May 18, 2018 - 7:12 PM
by Cynthia Ndegwa
Uber in Kenya has unveiled Uber Movement, a digital data-sharing website to help urban planners, city leaders, third parties and the public to better understand the transportation needs of Nairobi.
Anonymized traffic data derived from Uber trips in Nairobi will be freely accessible through Uber’s public and free data-sharing tool, now available in more than 21 cities across the globe.
Uber Movement will provide data from the trips that riders have taken with Uber in Nairobi enabling urban planners to more effectively evaluate where their investments in transportation infrastructure should be made.
The launch was held at a forum attended by government officials, city planners and local and international think tanks.
Speaking at the launch, Uber’s Head of Public Policy for East Africa, Cezanne Maherali said Uber Movement is the next step to connecting cities and having the opportunity to recognise its great transportation needs.
“With our technology and the anonymized data-sets we’ve made available, we can help urban planners and researchers reach more informed conclusions around transportation and infrastructure development”, Maherali said.
Presently, Movement shows average travel times between zones in a city, derived from anonymous and aggregated on-trip data from Uber vehicles.
Uber is planning the next set of functionality and data-sets that will be added to Movement in the coming months. Over time, Uber plans to add additional cities, data-sets and capabilities to the platform.
Uber will also continue engaging with government officials, urban planners and citizens on ways to improve Movement, with the aim of providing more relevant data that improves Nairobi city.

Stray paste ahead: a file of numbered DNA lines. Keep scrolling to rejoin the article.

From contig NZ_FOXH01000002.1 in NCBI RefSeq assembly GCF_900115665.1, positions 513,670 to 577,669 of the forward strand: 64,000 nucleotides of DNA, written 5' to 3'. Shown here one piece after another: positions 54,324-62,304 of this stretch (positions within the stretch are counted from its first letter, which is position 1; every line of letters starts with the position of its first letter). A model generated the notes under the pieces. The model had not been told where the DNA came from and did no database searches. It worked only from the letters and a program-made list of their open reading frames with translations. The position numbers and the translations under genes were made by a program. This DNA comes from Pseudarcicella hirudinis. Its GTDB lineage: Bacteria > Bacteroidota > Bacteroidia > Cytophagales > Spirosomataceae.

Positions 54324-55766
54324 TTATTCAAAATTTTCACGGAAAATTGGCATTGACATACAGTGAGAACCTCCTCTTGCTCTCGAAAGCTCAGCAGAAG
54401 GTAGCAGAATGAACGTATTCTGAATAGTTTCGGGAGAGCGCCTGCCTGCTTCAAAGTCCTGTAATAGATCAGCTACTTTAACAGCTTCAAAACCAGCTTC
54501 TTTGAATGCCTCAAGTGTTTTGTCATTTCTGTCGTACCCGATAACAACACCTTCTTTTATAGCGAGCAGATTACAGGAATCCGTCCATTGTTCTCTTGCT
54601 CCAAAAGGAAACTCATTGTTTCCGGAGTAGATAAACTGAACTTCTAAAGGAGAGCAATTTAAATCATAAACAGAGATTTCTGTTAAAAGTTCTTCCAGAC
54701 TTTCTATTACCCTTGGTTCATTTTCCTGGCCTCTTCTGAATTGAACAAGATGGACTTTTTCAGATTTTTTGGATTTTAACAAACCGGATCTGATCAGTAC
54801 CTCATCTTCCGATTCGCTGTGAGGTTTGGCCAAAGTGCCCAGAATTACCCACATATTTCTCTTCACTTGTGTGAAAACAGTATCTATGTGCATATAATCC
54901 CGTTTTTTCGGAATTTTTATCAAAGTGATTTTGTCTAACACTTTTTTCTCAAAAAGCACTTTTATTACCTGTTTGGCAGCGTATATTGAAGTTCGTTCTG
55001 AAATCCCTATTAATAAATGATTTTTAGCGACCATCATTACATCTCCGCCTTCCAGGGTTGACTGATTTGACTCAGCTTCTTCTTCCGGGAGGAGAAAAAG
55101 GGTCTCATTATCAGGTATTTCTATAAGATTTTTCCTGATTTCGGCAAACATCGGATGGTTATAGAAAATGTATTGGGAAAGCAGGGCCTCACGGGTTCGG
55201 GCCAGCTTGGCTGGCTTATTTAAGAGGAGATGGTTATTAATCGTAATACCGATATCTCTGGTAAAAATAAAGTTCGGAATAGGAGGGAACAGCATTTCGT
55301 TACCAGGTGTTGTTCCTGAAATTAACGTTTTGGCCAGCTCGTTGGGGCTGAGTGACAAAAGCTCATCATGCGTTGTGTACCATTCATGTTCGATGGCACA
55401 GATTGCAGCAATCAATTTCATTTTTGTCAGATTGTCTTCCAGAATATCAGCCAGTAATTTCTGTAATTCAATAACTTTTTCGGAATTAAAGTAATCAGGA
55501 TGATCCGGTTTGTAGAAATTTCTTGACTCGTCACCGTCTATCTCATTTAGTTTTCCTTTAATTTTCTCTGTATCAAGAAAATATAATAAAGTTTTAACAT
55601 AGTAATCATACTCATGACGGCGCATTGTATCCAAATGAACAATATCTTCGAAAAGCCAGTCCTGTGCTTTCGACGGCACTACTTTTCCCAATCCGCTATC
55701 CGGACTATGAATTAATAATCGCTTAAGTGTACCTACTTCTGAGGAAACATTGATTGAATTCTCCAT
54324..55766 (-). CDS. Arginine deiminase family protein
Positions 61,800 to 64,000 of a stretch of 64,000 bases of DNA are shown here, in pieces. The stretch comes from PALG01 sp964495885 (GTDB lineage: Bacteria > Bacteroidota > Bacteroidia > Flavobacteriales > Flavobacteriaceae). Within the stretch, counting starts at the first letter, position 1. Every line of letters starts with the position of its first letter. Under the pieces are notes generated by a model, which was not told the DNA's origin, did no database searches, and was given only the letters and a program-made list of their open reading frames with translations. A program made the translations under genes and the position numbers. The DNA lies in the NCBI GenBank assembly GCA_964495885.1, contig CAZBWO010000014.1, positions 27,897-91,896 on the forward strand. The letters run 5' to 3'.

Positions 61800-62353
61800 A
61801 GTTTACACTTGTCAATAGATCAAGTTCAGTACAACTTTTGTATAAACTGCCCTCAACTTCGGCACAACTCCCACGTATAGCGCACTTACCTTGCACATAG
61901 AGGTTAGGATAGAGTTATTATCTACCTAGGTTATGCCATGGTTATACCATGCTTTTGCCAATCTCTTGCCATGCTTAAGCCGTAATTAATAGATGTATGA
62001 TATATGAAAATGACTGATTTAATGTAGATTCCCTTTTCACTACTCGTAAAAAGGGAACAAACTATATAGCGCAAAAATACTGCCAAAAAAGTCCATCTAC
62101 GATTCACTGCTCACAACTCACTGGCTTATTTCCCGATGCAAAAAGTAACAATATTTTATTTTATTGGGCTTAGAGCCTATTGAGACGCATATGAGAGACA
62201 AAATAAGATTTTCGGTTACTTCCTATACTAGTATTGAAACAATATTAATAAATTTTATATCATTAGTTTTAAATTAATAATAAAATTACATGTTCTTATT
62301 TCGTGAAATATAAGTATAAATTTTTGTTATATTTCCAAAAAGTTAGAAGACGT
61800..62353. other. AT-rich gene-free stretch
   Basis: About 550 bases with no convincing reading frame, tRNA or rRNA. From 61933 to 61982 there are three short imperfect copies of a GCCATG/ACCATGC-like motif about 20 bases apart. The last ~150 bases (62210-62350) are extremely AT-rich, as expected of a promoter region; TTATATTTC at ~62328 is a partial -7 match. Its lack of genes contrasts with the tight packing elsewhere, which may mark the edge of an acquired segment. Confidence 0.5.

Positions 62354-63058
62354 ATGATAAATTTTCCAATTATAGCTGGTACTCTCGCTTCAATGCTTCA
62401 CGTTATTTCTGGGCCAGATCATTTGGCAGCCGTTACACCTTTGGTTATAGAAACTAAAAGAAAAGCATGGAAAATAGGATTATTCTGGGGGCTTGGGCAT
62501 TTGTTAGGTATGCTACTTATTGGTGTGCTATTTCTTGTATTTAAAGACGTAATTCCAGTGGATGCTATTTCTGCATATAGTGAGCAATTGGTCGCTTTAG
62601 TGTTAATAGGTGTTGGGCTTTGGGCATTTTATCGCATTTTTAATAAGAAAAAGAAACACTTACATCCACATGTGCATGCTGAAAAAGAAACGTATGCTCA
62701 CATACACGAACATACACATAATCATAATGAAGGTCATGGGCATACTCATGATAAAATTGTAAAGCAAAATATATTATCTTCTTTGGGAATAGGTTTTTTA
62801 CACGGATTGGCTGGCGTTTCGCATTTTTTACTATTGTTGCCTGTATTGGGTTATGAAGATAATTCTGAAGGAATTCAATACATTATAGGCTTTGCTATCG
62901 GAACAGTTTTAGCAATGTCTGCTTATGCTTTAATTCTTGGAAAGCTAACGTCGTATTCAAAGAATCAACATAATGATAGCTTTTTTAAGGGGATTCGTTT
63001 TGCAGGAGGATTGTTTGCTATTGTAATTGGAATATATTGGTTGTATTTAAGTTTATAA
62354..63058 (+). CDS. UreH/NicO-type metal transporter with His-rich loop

Uber Movement only uses aggregate anonymous data and cannot be used to access any personally identifiable information to protect the privacy of riders and drivers. The data and insights from the website are now available to everyone and be found at https://movement.uber.com.
Present at the launch was the Institute for Transportation and Policy Development Manager Maina Gachoya who lauded Uber Movement saying it’s a web-based platform that displays historical zone-to-zone travel times using data from the billions of trips that riders have taken with Uber. He said the tool will support the efforts of organizations like the Institute of Transportation and Development Policy.
“We are delighted by this opportunity to partner with Uber to glean insights on how to ensure that mobility in Nairobi is orderly and structured. Uber Movement provides us with a new dataset that broadens our understanding of Nairobi’s traffic system reliability and vulnerability, this will enable us to build efficient transport networks”, Gachoya added
On his part, Jordan Gilbertson, Global Product Manager for Uber Movement said: “Uber’s mission is to be part of a broader mobility movement, which aims at establishing smart cities of the future.”
He said today’s cities don’t have access to speed and congestion data except on major roads and they often rely on expensively produced and maintained data-sets.
Kenya is the second country in Sub-Saharan Africa to launch Uber Movement with data available for Nairobi. The website was launched in South Africa last year and provides trip data in its major cities; Gauteng, Johannesburg, Ekurhuleni and Tshwane.